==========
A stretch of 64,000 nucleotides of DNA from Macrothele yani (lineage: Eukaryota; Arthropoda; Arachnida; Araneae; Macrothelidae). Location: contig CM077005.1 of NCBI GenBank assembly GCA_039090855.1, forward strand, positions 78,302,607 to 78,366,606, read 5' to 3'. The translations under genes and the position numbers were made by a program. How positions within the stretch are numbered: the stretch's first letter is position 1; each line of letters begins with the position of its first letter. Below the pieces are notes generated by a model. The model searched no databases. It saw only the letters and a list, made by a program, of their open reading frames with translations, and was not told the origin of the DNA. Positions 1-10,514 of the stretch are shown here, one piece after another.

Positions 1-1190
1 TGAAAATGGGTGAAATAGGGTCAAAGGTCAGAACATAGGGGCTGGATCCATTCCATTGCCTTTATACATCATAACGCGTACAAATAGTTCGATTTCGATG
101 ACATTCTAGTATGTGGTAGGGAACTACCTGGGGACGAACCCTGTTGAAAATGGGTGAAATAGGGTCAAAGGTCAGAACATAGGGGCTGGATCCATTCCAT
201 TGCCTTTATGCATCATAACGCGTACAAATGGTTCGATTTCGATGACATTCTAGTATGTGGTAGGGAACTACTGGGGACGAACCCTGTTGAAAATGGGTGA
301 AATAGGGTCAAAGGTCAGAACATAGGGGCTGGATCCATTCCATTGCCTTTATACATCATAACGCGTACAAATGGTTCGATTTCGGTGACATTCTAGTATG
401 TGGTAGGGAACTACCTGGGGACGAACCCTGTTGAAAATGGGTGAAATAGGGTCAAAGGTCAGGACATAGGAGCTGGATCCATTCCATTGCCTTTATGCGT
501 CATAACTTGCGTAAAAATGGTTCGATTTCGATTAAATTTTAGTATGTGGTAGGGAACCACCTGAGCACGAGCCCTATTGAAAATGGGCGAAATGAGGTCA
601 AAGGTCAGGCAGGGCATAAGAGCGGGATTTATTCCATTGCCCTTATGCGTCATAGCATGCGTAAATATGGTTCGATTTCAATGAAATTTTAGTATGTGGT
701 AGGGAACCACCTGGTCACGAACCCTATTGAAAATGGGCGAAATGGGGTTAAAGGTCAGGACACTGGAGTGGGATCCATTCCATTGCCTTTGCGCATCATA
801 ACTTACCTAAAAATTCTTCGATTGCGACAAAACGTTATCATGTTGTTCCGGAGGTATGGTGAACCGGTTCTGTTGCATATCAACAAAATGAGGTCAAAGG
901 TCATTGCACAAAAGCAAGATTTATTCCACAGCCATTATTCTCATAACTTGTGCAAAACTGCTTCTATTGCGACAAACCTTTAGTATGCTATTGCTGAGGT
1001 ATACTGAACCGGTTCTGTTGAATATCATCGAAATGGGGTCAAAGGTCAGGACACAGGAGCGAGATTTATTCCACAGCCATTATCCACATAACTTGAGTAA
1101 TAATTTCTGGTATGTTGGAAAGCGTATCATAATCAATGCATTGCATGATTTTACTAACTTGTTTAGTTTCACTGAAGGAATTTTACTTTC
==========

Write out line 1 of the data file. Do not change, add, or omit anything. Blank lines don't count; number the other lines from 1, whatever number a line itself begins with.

A stretch of 64,000 nucleotides of DNA from Macrothele yani (lineage: Eukaryota; Arthropoda; Arachnida; Araneae; Macrothelidae). Location: contig CM077005.1 of NCBI GenBank assembly GCA_039090855.1, forward strand, positions 78,302,607 to 78,366,606, read 5' to 3'. The translations under genes and the position numbers were made by a program. How positions within the stretch are numbered: the stretch's first letter is position 1; each line of letters begins with the position of its first letter. Below the pieces are notes generated by a model. The model searched no databases. It saw only the letters and a list, made by a program, of their open reading frames with translations, and was not told the origin of the DNA. Positions 1-10,514 of the stretch are shown here, one piece after another.